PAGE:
- Deputies: Man, woman tried to arrange killing of his estranged wife (5/21/17)1
- Cape fines contractor $1,100 a day for street-project delays; contractor blames utility relocations (5/18/17)13
- Former coroner convicted of felony theft now faces prison in misdemeanor case (5/23/17)2
- Cape police say man assaulted, kidnapped girlfriend (5/21/17)2
- Woman may lose foot after being hit by moped (5/24/17)
- Mississippi County sheriff fights efforts in court to remove him from office (5/21/17)4
- Business notebook: Woman, sister-in-law buy Perryville custom-wear shop (5/22/17)
- Cape man accused of shooting a woman in Jackson (5/21/17)
- Police apprehend Charleston man they say hit Cape woman with car (5/24/17)
- Broadening horizons: Heartland Dream Team founder stays committed to area youth (5/21/17)2
White Zimbabwe farmers uncertain over fate
HARARE, Zimbabwe -- President Robert Mugabe told the nation Monday that the days of whites owning large farms in Zimbabwe were over, but "loyal" whites who cooperate would not be left landless.
The fate of hundreds of white farmers defying government orders to give up their land remained unclear after the anxiously awaited speech, which Mugabe delivered to commemorate the war that ended white rule two decades ago.
Against the backdrop of Heroes Acre, a burial shrine of nationalist politicians and guerrilla leaders, Mugabe said he would not tolerate opposition to his plans to redistribute white-owned farms to blacks.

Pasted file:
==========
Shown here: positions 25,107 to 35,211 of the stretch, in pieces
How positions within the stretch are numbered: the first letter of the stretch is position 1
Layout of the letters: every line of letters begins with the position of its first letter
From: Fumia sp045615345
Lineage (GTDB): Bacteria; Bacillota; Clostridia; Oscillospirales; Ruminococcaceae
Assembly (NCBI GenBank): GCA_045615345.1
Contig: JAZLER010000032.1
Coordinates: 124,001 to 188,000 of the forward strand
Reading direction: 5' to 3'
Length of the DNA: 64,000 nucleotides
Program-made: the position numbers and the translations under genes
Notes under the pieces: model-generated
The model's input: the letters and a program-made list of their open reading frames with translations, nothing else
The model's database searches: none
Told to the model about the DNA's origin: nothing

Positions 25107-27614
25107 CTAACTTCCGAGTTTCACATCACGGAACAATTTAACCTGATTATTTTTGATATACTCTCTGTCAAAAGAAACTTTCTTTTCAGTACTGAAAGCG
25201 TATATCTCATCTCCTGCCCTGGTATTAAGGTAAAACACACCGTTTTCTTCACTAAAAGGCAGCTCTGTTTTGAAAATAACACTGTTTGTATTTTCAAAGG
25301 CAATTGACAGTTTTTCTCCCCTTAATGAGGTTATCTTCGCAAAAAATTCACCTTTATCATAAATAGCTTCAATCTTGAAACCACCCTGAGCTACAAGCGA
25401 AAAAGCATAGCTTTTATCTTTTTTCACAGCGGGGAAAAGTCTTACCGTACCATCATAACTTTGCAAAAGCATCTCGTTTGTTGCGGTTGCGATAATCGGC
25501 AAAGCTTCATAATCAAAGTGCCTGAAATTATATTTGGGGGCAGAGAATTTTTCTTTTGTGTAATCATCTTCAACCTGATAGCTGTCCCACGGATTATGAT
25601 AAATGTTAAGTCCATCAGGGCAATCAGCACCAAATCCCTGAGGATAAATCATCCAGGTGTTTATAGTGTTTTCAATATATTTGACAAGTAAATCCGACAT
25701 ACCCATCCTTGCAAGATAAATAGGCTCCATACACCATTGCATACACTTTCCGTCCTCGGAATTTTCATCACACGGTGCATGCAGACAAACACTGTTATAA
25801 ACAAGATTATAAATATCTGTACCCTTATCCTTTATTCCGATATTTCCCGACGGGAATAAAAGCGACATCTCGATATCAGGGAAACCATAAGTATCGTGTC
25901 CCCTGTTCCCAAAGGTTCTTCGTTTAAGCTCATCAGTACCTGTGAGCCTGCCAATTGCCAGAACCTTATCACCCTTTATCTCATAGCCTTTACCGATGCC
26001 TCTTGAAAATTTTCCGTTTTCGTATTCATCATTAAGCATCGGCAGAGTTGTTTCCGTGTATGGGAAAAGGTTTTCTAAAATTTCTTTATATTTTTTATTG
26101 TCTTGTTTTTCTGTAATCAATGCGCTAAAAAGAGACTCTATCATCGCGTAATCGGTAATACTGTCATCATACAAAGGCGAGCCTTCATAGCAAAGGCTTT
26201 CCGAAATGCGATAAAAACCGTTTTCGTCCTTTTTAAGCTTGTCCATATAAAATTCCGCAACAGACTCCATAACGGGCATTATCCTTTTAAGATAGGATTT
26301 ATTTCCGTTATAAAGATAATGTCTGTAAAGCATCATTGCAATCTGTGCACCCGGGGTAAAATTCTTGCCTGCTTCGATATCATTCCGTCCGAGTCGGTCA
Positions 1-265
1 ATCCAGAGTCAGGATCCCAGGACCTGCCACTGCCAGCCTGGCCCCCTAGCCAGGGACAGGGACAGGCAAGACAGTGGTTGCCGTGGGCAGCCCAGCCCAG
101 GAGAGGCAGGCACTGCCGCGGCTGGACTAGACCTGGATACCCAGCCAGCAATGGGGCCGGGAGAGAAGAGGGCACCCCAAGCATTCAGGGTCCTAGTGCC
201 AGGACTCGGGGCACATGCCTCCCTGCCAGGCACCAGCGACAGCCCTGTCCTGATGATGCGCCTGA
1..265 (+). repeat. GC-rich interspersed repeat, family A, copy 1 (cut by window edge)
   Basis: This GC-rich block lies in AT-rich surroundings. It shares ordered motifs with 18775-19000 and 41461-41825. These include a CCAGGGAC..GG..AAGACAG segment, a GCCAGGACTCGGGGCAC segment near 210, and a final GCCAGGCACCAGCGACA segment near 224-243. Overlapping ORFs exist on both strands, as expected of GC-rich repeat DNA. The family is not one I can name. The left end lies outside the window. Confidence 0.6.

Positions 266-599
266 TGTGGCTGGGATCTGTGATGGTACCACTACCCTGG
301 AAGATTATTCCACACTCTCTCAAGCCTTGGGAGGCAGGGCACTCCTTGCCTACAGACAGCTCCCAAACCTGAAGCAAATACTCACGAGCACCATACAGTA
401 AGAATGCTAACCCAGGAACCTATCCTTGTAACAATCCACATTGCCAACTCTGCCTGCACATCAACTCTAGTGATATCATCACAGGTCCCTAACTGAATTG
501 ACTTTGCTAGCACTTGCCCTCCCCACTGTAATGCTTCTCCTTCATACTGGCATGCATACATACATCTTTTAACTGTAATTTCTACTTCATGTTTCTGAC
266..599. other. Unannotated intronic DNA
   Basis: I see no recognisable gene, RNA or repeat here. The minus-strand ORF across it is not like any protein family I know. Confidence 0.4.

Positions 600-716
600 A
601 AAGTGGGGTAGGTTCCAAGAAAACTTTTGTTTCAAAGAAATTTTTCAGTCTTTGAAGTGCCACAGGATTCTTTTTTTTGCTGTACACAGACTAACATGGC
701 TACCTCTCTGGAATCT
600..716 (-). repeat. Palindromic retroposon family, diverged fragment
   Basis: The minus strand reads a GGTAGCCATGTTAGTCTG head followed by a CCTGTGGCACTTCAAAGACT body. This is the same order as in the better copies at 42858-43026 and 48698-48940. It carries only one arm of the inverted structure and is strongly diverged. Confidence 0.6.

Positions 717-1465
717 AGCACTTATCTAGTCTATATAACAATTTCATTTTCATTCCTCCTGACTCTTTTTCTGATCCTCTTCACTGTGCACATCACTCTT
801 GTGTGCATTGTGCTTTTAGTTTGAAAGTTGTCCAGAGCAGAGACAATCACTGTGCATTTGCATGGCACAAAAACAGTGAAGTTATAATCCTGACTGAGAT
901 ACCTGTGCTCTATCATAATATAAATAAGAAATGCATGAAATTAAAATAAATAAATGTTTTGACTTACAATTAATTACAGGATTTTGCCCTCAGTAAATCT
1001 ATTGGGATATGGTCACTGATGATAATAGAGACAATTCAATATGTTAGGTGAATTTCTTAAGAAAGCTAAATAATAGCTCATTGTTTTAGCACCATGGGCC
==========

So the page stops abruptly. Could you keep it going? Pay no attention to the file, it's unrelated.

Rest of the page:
He said black commercial farmers were expected to take allocated land by the end of August.
"That deadline stands. Everyone interested in farming should be on the land by the time the rains come" this year, Mugabe said in the speech.
But, he said, he would be willing to do business with white farmers who cooperate.
"All genuine and well-meaning white farmers who wish to pursue a farming career as loyal citizens of this country will have land to do so," Mugabe said.
Farmers prevented from working their fields during land seizures over the past two years were puzzled by Mugabe's remarks, said David Hasluck, director of the Commercial Farmers Union, representing 4,000 white farmers.
"That loyal Zimbabweans can farm is entirely new to us. The majority of my members have been trying to farm as loyal Zimbabweans, but they have been stopped from doing so," he said.
Mugabe also said whites would not be allowed to stay on large properties, own more than one farm, or cling to ties with Britain, the former colonial power.
The standoff between the government and the farmers came as half Zimbabwe's 12.5 million people face a severe hunger crisis, according to the World Food Program. The agency blames the crisis on drought combined with the agricultural chaos caused by the seizures.
In Washington Monday, State Department spokesman Philip Reeker called the attempts to evict commercial farmers and thousands of farm workers "extremely reckless and reprehensible at a time when 6 million Zimbabweans are without adequate food supplies."
A deadline for nearly 3,000 white farmers to leave their land expired last week, but the government has taken no action and Mugabe stopped short of calling for action.